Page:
St Peter Canisius

December 21, 2016 in Inspirational Jesuits

Hailed as the Second Apostle of Germany, Saint Peter Canisius dedicated his life to the revitalisation of the Catholic Church across Central Europe after the ruptures of the Reformation.

Born in Nijmegen, in what is today the Netherlands, in 1521, Peter Canisius was the son of a wealthy burgermeister, or chief magistrate. At the age of fifteen he was sent to Cologne University, from where he graduated as Master of Arts four years later. He then began to study theology, and in 1543 he did the Spiritual Exercises under the direction of St Peter Faber. He then joined the Jesuits – only three years after it was founded.

Germany at this time was rife with religious uncertainty, as Lutheranism grew ever more popular. Canisius saw the necessity of solidifying the Catholic presence there and developing a catechetical response to Lutheranism. He was not given to polemics or politics in this. “An honest explanation of the faith,” he wrote, “would be much more effective than a polemical attack against reformers.”

Canisius established the first German house of the Jesuits in Cologne with great difficulty, while teaching in the university and preaching across the city. He was ordained in 1546, and the following year he attended and spoke at the Council of Trent, an ecumenical council which proved vital in reshaping the Catholic Church in the wake of the Reformation. Following this he was called to Rome where, after meeting with Ignatius of Loyola, he was sent to Sicily to teach rhetoric at a newly opened Jesuit school in Messina.

Never staying in the same place for too long, in 1549 Canisius travelled to Ingolstadt where he taught at the university, then in 1552 on to Vienna. He was offered the post of Bishop of Vienna in 1554 but refused, as it would constrain his peripatetic lifestyle. Canisius was asked to write a catechism for general consumption to compete with Martin Luther’s popular works, and so in 1555 the Summary of Christian Doctrine was published. This work proved immensely popular and important in the revival of Catholicism. In Canisius’ own lifetime it was reprinted over two hundred times and translated into at least twelve different languages.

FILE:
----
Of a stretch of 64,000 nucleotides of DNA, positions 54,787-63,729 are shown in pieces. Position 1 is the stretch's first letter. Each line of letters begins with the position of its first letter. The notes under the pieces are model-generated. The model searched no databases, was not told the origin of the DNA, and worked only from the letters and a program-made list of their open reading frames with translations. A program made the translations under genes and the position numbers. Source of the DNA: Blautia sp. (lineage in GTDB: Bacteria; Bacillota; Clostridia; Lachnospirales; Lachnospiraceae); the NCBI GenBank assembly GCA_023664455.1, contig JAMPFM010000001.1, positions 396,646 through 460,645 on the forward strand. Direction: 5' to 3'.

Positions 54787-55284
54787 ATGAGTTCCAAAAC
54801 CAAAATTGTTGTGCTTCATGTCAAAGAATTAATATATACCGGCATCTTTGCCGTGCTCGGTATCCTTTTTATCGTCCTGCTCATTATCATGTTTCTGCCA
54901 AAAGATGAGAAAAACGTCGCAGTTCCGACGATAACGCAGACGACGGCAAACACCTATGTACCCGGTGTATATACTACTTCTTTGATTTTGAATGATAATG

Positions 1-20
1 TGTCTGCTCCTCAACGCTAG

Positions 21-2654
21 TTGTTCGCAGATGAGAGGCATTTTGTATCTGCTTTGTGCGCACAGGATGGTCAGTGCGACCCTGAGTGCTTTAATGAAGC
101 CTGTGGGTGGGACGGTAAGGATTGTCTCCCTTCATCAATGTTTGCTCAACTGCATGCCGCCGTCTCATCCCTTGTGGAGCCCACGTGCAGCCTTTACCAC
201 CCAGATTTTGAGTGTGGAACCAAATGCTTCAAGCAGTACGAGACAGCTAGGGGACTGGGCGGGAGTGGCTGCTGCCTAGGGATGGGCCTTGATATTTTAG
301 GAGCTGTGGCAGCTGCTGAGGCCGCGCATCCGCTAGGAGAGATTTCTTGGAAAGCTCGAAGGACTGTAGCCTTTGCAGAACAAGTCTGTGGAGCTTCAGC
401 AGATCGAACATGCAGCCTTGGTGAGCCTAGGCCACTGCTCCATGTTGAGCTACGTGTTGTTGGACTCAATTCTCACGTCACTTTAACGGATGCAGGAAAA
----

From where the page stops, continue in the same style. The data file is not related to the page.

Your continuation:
In 1556 Canisius was named Provincial for Austria, Bavaria and Bohemia. As such he set to work establishing schools for boys and seminaries. In 1559 his presence was requested at the Diet of Augsburg. He was then made a preacher at the cathedral there, and he attracted large crowds with his sermons. That same year he opened a college in Munich, the first of a number of Jesuit schools he established across his province, in cities such as Innsbruck, Dillingen, Würzburg and Vienna.

In 1580 Canisius was sent to Fribourg in Switzerland, where he established a Jesuit preparatory school. He remained in Fribourg, where he wrote and preached. In 1591 he suffered a debilitating stroke and was left partially paralysed. He continued to write however, until his death six years later, at the age of seventy six. Peter Canisius was beatified in 1864, and in 1925 he was canonised and declared a Doctor of the Church.